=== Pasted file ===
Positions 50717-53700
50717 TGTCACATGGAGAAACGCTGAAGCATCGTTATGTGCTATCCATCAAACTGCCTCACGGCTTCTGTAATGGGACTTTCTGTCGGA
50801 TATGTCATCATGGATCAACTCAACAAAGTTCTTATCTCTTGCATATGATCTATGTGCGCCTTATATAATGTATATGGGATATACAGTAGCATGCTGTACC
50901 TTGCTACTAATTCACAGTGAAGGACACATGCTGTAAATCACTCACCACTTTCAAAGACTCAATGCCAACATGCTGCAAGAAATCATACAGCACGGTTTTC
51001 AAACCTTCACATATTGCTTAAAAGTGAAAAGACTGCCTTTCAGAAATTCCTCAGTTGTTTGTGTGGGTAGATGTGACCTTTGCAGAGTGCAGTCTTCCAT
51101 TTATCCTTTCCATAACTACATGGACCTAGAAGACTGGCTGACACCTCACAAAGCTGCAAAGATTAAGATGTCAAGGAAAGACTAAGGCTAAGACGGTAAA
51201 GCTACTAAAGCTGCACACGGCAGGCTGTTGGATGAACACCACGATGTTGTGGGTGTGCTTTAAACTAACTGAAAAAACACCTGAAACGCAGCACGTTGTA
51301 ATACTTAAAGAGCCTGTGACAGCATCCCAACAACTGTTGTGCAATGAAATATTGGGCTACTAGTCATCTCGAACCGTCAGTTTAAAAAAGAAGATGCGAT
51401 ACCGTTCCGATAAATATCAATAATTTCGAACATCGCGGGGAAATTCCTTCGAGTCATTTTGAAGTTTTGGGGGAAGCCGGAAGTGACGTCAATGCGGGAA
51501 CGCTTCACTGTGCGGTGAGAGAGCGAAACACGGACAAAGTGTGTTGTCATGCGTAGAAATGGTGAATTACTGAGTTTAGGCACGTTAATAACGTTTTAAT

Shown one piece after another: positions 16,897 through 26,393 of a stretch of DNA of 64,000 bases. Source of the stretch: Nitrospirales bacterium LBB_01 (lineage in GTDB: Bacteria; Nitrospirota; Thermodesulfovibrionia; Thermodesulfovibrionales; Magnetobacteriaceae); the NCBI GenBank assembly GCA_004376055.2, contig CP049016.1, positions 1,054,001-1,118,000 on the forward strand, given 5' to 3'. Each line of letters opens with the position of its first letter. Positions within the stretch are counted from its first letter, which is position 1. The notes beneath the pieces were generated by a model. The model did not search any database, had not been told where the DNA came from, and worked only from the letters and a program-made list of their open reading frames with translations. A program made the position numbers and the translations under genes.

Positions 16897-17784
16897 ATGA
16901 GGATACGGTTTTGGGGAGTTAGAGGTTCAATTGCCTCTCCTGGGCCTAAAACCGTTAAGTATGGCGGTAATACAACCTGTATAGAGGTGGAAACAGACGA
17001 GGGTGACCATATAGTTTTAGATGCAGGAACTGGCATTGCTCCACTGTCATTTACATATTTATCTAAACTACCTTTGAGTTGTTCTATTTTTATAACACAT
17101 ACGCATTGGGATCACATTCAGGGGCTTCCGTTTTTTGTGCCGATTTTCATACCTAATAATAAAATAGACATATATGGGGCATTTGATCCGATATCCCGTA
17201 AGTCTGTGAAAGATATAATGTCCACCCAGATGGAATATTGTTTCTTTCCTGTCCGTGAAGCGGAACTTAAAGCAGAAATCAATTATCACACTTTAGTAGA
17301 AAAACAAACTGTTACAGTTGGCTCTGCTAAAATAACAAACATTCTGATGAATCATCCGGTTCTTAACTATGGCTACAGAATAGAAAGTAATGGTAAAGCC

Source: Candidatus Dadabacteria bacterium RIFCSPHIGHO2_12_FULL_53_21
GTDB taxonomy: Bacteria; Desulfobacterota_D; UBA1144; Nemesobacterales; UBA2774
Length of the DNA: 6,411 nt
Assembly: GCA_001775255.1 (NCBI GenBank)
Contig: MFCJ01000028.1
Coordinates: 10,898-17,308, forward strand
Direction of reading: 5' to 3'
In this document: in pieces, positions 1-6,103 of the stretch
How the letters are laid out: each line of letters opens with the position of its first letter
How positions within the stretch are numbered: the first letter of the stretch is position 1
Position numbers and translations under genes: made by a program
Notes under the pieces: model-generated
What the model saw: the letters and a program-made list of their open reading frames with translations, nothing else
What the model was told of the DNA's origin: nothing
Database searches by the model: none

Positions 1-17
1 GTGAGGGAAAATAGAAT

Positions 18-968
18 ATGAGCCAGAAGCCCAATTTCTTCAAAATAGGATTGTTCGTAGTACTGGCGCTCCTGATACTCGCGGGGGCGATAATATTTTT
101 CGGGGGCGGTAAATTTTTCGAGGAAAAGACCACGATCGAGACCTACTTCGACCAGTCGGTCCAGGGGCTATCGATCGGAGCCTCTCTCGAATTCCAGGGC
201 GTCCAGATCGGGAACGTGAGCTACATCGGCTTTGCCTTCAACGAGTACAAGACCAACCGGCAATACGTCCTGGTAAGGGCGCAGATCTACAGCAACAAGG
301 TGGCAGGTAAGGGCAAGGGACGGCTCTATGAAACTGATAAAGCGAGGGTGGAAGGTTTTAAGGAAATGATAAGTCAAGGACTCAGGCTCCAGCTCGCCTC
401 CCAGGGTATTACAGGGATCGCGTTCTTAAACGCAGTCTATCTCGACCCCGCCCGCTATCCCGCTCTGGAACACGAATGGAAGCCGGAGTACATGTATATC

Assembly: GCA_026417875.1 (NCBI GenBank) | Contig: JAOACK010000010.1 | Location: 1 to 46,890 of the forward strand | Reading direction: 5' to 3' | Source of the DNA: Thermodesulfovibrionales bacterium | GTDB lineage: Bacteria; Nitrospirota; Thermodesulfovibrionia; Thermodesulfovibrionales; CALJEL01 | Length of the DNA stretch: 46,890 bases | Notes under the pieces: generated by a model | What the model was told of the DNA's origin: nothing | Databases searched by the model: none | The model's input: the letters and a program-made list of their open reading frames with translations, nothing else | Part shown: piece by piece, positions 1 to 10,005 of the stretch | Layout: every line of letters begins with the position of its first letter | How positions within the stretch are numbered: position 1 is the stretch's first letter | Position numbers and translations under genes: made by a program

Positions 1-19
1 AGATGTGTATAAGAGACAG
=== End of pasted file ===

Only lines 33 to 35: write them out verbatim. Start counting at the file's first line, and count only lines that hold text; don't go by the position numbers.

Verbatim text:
Database searches by the model: none

Positions 1-17
1 GTGAGGGAAAATAGAAT